When the NPS was introduced in India, we started looking at its implications. We began reaching out to workers. Right now, we are witnessing an extremely vulnerable situation into which the senior citizens pushed into. Pensions at the rate of Rs. 523, 753 and 1044 are being given to ex-employees. In states like Bihar, the amount disbursed as pension does not even cross Rs. 100 for many ex-employees.

As soon as the cruel face of the NPS popping out, workers of Indian Railways and several other government services began organising themselves against the NPS, demanding restoration of old pension scheme. On 20th of August 2017, the 'Front Against NPS in Railways' was formed with the demand to restore ‘Old Pension Scheme’ in railways. Several other platforms to fight against NPS were also floated in various states. An organisation called the ‘National Movement for Old Pension Scheme’ was also formed. These organisations went on bigger mobilisations in the national capital throughout the years 2018 and 2019. The pressure, thus generated, forced different opposition parties to take a stand against the NPS.

The perils of the NPS are hidden to no one anymore. Together with the fight against privatization, the fight against NPS will have to be carried forward. Taking inspiration from the victorious farmers’ movement, the struggle of the Indian working class for a secured future will only intensify. The Front Against NPS in Railways and the National Movement for Old Pension Scheme have taken up the task of fighting the battle against NPS until its logical end. The movement will not relent until the Old Pension Scheme is restored.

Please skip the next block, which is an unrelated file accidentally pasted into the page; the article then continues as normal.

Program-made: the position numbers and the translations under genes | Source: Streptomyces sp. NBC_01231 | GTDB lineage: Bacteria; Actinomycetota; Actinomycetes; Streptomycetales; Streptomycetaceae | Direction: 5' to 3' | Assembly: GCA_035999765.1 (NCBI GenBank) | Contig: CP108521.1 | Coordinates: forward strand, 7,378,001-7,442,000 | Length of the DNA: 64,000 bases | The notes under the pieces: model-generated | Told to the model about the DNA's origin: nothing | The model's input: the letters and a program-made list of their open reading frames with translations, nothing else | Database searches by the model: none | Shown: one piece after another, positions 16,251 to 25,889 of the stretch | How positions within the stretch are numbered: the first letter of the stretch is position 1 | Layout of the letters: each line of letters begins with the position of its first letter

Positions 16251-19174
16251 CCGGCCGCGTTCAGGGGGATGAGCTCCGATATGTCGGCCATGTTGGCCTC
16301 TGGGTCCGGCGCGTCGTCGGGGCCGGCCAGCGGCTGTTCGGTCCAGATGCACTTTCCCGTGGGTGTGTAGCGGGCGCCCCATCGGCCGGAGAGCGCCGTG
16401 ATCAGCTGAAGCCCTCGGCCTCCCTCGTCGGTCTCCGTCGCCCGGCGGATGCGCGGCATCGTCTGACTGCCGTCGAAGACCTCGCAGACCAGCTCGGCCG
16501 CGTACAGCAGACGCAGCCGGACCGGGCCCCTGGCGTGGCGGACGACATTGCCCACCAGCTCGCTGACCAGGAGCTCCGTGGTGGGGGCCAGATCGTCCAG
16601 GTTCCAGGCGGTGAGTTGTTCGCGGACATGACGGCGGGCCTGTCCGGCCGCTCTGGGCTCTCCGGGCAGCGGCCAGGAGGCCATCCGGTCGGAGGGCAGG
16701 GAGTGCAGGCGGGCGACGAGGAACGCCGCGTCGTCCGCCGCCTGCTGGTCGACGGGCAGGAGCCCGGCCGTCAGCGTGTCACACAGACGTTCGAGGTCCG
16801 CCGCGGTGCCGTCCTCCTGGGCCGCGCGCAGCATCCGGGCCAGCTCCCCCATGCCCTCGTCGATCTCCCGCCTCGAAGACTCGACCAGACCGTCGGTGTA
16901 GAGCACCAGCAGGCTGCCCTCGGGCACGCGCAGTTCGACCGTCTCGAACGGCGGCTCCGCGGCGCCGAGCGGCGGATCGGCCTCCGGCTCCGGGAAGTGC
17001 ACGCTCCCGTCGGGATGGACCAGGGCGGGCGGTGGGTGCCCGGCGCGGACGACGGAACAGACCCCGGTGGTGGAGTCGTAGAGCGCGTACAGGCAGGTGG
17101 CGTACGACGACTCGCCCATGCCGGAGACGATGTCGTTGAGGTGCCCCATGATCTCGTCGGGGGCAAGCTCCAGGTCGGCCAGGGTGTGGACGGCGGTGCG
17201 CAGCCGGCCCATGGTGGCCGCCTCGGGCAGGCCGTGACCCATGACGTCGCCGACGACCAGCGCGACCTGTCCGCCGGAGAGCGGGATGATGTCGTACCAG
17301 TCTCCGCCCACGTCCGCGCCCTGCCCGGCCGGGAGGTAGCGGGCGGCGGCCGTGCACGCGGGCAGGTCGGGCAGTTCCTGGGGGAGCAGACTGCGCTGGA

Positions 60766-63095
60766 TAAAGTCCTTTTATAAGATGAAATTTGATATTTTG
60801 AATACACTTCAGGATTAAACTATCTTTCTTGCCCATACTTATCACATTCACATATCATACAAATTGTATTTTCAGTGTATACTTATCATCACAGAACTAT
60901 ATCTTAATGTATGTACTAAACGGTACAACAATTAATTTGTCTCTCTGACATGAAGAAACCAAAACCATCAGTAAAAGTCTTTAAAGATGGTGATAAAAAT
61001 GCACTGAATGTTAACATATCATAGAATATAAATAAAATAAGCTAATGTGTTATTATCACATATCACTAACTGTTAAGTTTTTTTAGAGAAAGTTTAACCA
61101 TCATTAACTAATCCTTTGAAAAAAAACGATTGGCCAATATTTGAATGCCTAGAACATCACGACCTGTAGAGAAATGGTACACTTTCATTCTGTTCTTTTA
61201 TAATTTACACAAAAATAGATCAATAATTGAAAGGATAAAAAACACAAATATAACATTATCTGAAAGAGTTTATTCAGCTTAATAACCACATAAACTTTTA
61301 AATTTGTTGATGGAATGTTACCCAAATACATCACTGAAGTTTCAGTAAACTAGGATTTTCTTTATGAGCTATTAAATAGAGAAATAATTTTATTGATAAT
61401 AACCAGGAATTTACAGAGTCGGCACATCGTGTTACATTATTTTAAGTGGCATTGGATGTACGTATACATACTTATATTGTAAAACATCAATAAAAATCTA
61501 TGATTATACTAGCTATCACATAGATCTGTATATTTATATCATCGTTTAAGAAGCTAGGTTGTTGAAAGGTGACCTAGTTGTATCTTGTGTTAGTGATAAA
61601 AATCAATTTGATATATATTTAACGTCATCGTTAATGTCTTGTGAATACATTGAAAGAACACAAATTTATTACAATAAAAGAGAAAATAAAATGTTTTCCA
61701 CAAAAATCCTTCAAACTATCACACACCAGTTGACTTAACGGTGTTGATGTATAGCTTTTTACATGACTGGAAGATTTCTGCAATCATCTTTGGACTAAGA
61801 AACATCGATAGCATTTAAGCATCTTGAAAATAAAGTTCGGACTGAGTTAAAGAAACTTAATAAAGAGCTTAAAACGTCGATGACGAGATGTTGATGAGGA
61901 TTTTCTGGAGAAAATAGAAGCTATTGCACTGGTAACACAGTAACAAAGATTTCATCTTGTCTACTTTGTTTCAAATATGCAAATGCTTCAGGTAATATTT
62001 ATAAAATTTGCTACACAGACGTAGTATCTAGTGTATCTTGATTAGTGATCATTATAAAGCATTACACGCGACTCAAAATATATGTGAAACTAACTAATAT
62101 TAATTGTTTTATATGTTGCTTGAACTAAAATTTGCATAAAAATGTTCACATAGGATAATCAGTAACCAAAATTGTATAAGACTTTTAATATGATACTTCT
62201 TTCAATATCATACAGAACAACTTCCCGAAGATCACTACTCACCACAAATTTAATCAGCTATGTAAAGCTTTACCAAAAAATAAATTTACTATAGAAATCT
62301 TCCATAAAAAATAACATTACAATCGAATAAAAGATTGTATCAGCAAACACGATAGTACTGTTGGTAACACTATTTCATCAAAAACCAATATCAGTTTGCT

(The Author is the National President, Front Against NPS in Railway)





How the NPS robs an employee of his own heard earned money

Under the NPS, if an employee retired at the age of 60 years, 40% of his money accumulated in this scheme will have to be invested in annuity and, if retired before, 80% will have to be invested.

An example - Shri VV Geeteswaran, Loco Pilot of a goods train, Palghat Division, Kerala, joined the service in 2005 and retired on 30 May 2021. His basic pay was Rs. 41,100. At the time of his retirement, total funds accumulated in his NPS account was Rs. 18,37,000 and out of this total amount, he received 11 lakh rupees as onetime payment and Rs. 3400 as pension, which will remain frozen as this scheme is not eligible to get the benefit of Dearness Allowance. Moreover, this amount of Rs 3400 as pension will also decrease in its real value in the coming years in the face of sky-rocketing prices. Now, had this employee retired under Old Pension Scheme, he would have been a rightful beneficiary of Rs. 14 lakh as one-time lumpsum payment and a monthly pension of Rs 25000 with an addition of increasing DA every six months, based on the level of rise in prices. νν